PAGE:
Some places are just filled with such an incredible energy and I’ve always felt that way about Journey’s End Vineyards. A bit of a hidden gem tucked away in Sir Lowry’s Pass. I’d been invited over a year ago to visit the wine farm and fell in love with their wines.

Then in late January/early February this year when my sister came down from England to visit, she to raved about their wines. Even though they weren’t open to the public since they were busy with their harvest. We were fortunate to be able to visit and have a very special wine-tasting.

A very modern 250-ton cellar provides winemaker, Mike Dawson with all the tools to produce the highest-quality wines with minimal interference in the natural winemaking process. Just to be able to have the time to chat with Leon was a privilege in itself. For such a young and highly talented winemaker his knowledge is astounding and he is incredibly humble. In every wine you can taste the amount of skill and passion he has.

Even though our visit to the wine farm was 8 months ago, due to lockdown it feels far longer. Not only do they put an immense amount of care into their winemaking process. They are also champions in their community. Journey’s End Vineyards have recently launched The Journey’s End Foundation, the latest community project from the winery.

Mienkie’s Soup Kitchen in Sir Lowry’s Pass, which is providing meals for the local community as part of the Journey’s End Foundation.

“Set up as an NGO, Rollo Gabb, MD, and his team have established the Foundation to tackle hunger and extreme poverty in the Helderberg region of Stellenbosch – largely as a result of Covid-19.

The Journey’s End Foundation has set up a network of Soup Kitchens in the Helderberg Region and has initially committed to providing 8,000 meals per week, with a target of achieving 10,000 meals per week by the end of October 2020.

Comments Rollo Gabb, “The South African economy continues to be very badly affected by Covid 19, with the Western Cape in particular hit by zero tourism and close to zero hospitality. This coupled with a recent ban on domestic wine sales has severely impacted the wine industry, and a 10pm curfew is killing the restaurant sector, leading to a very significant increase in unemployment. With very little government support many families are now unable to bring any food to the table and starvation in the Cape is a real risk. It has been reported that some 20,000 people in Stellenbosch alone are at risk of hunger.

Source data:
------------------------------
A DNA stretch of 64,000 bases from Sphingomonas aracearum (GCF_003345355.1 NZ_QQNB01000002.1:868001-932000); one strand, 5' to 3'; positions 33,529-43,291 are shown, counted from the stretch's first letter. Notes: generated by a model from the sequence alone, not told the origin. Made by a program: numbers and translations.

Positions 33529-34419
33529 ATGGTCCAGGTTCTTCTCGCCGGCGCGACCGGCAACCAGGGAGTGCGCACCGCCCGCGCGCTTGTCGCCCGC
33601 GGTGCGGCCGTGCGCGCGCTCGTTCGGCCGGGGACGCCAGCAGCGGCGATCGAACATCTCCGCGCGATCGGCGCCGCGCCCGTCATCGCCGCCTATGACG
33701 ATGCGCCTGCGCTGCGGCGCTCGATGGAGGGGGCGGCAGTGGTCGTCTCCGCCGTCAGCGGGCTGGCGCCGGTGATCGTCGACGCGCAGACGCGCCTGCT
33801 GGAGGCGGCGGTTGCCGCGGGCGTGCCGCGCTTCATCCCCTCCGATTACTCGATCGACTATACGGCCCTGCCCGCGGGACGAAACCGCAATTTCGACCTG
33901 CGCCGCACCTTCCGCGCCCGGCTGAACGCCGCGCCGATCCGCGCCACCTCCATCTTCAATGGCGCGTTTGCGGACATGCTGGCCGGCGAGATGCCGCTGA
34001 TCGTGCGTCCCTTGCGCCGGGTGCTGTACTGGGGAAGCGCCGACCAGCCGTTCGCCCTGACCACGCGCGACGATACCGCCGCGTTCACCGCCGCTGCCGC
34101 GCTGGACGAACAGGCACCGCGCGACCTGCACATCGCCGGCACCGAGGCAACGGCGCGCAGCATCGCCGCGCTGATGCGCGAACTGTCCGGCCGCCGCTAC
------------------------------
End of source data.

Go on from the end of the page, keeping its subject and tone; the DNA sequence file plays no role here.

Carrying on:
“We completed the set-up of the Journey’s End Foundation last month realising we needed to move fast. Journey’s End has committed funds to provide food for just over 400,000 meals through a network of nine Soup Kitchens over the coming 12 months.” 

For many years, Journey’s End has placed big focus on supporting the winery’s local community, Sir Lowry’s Pass Village. As well as providing employment at the winery, the team works closely with community heads to channel resources into a number of development programmes which included the building of a new school hall for the local school in Sir Lowry’s Pass village.  This is where many of the local children received their only meal of the day. With schools currently shut these children are going hungry.

In setting up the Foundation, they have worked closely with Hettie Orffer, CEO and Developer of the ‘Beat the Bully’ programme – another programme funded exclusively by Journeys End, which focuses on eradicating bullying in the Cape townships through education and intervention.”

For more details about The Journey’s End Foundation please email info@journeysend.co.za 

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Comments

  1. Sounds like such a great place to visit.

    Candice x

    NatalyaAmour.com

  2. When things are back to a new normal then I must take you there. In fact, we really should visit more wine farms together. Girly winos for the win!

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